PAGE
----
US President Barack Obama cannot cross the border into Northern Ireland during his Irish trip unless he first travels to London, Taoiseach Enda Kenny has said.
The Government is gearing up for the historic May visit after President Obama announced on St Patrick's Day that he wanted to return to his roots in Moneygall, Co Offaly.
But the Taoiseach said that under diplomatic rules the president cannot cross the border without first setting foot in Britain.
"The problem actually is that the president, under existing protocol, he's not allowed to go to Northern Ireland without first having to go to Britain," Mr Kenny said.
"So if President Obama were to decide to go close to the border, actually from a protocol perspective he's expected to go to London before he would go to Northern Ireland."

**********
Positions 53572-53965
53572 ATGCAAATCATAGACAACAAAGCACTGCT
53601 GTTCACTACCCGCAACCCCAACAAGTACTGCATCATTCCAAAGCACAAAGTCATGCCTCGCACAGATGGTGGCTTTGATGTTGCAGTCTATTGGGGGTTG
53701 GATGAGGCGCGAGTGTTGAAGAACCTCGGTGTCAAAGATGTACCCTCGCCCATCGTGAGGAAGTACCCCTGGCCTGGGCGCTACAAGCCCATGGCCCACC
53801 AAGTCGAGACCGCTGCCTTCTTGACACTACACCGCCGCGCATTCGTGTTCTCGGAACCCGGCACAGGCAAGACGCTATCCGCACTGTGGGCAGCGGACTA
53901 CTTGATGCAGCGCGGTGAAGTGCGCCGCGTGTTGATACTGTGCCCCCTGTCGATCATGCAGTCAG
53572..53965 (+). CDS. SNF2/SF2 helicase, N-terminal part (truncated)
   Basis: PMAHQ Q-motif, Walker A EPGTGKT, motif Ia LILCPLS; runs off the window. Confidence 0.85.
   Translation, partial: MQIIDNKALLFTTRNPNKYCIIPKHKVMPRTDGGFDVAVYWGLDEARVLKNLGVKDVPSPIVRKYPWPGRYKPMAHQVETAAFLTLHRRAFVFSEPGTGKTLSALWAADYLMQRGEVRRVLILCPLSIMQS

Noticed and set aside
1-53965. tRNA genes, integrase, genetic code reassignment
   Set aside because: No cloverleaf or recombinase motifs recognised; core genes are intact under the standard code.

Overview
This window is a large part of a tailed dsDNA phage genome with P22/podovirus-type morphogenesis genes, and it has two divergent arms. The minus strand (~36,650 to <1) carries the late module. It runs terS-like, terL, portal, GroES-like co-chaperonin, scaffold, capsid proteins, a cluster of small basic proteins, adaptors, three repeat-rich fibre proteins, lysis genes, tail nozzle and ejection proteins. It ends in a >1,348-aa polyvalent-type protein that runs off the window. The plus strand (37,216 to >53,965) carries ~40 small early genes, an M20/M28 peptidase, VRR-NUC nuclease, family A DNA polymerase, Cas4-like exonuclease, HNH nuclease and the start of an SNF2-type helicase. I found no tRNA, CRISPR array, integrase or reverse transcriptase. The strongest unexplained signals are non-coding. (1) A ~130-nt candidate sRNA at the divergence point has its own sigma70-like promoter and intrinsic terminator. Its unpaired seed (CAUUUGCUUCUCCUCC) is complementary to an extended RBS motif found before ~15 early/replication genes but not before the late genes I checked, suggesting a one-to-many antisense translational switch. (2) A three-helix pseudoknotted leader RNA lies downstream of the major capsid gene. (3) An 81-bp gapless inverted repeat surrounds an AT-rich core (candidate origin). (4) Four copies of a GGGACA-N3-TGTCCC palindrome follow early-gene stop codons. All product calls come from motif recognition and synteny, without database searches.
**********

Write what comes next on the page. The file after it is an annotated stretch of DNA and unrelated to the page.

Although no date has been confirmed for the trip, it has been speculated the president wants to arrive before a planned state visit to Britain on May 24.
Northern Ireland First Minister Peter Robinson and Deputy First Minister Martin McGuinness have raised the possibility of a visit to Northern Ireland with Mr Kenny.
Civil rights campaigner Jesse Jackson has also advised President Obama to go north, claiming the soul of the island was in Belfast and Derry.
In the Dail Sinn Fein President Gerry Adams, who topped the poll in Co Louth, asked if the world's most powerful political leader could stop off in his border constituency, while travelling to his native west Belfast.
Mr Kenny said the issue was out of his hands, continuing: "But I'm very glad he's coming here and I hope that the people of Ireland will give him a brilliant and wonderful welcome as he comes to associate himself with part of his ancestry."